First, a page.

‘Artificial Intelligence’ is a hot topic on LinkedIn at the moment. Everyone from Richard Branson (Founder of Virgin Group) to Elon Musk (that Tesla guy, SpaceX and SolarCity just to name a few) have had something to say on the issue.
Be it positive or negative, it’s certainly making headlines and getting people talking about where it’s at, how far it has come, and just how far it could possibly go.
And now it seems the world of artificial intelligence isn’t just putting factory workers out of a job, it threatens the livelihood of content writers as well.
TERMINATING BAD COPY: Robots are producing more and more digital content
If you asked a writer if a computer could do their job a decade ago, they would have laughed. At the time, a few sentences of obvious techno-babble was all a program could produce.
How things have changed. In 2016, Associated Press announced that robot ‘reporters’ would be covering minor league baseball matches in the United States.
The program uses ‘natural language generation’ to produce highly readable match reports, without the need for an actual person to write it.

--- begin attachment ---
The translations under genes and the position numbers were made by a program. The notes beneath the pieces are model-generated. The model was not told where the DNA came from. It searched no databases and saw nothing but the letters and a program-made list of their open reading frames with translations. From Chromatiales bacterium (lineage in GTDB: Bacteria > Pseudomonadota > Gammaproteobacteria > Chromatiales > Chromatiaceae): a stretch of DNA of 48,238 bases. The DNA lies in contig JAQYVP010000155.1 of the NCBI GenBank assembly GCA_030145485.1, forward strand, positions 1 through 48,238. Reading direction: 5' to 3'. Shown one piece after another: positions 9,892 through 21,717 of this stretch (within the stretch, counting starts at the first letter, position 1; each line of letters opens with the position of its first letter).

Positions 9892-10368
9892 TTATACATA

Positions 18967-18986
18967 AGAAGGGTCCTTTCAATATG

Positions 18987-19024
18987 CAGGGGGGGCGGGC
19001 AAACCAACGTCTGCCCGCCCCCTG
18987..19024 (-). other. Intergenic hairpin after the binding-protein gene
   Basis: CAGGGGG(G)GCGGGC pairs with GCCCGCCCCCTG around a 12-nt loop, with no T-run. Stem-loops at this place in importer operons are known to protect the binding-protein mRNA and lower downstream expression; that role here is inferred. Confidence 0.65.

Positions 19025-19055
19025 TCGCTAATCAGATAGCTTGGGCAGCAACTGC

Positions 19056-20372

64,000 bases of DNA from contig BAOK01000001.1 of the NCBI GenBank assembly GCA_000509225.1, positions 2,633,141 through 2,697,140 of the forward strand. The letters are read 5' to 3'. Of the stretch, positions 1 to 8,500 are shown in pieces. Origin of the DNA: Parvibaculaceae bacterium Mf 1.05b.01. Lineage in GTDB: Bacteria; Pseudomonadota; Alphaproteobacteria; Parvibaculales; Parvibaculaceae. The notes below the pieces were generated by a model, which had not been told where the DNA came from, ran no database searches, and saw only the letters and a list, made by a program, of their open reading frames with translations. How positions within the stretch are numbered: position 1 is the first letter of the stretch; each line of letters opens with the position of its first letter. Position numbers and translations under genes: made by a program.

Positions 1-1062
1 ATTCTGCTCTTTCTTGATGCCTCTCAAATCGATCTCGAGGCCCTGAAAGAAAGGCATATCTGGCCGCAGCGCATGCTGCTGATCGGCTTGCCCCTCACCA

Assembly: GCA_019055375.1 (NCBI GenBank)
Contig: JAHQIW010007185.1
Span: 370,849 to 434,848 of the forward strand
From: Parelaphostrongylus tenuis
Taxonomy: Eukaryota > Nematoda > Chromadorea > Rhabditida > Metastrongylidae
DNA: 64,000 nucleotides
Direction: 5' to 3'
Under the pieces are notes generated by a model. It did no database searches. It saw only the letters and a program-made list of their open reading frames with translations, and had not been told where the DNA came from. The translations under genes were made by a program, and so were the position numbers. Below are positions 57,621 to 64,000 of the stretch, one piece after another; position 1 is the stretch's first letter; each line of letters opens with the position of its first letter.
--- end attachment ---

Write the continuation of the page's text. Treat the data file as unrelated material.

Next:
This kind of software is being rolled out more and more in the business world as well, with programs able to turn reams of data into readable reports.
So what can a content producer to do future-proof against the rise of the machines?
Well there are a number of things humans will always do better than robots, the most important is the fact that we have emotions.
Can these emotions be synthesised? Perhaps to a point, but the key is to ensure your writing is filled with your emotion, your brand, your style.
You want people to be able to read content you have penned without your name on it, and still know it is you.
Insight is critical as well, because machines will always take the lateral and literal approach to producing content.
Unique takes on a topic delivered in an entertaining and colourful fashion is something these bots can never produce.
In fact, these machines have the potential to eliminate the terrible $5-10 jobs littering the internet, leaving the machines to produce the filler and the writers to create the killer content.